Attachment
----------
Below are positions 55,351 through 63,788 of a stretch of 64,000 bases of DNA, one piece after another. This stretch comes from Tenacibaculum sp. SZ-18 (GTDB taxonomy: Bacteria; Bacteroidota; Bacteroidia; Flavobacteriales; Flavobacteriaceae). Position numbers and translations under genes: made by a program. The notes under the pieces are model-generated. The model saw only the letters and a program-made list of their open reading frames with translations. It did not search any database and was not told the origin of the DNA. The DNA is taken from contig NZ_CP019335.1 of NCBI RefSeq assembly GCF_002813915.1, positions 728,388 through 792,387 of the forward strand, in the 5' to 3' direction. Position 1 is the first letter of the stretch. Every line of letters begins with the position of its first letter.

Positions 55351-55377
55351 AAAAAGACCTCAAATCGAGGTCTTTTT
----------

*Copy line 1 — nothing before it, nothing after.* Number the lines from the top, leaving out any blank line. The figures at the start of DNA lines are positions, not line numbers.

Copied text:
Below are positions 55,351 through 63,788 of a stretch of 64,000 bases of DNA, one piece after another. This stretch comes from Tenacibaculum sp. SZ-18 (GTDB taxonomy: Bacteria; Bacteroidota; Bacteroidia; Flavobacteriales; Flavobacteriaceae). Position numbers and translations under genes: made by a program. The notes under the pieces are model-generated. The model saw only the letters and a program-made list of their open reading frames with translations. It did not search any database and was not told the origin of the DNA. The DNA is taken from contig NZ_CP019335.1 of NCBI RefSeq assembly GCF_002813915.1, positions 728,388 through 792,387 of the forward strand, in the 5' to 3' direction. Position 1 is the first letter of the stretch. Every line of letters begins with the position of its first letter.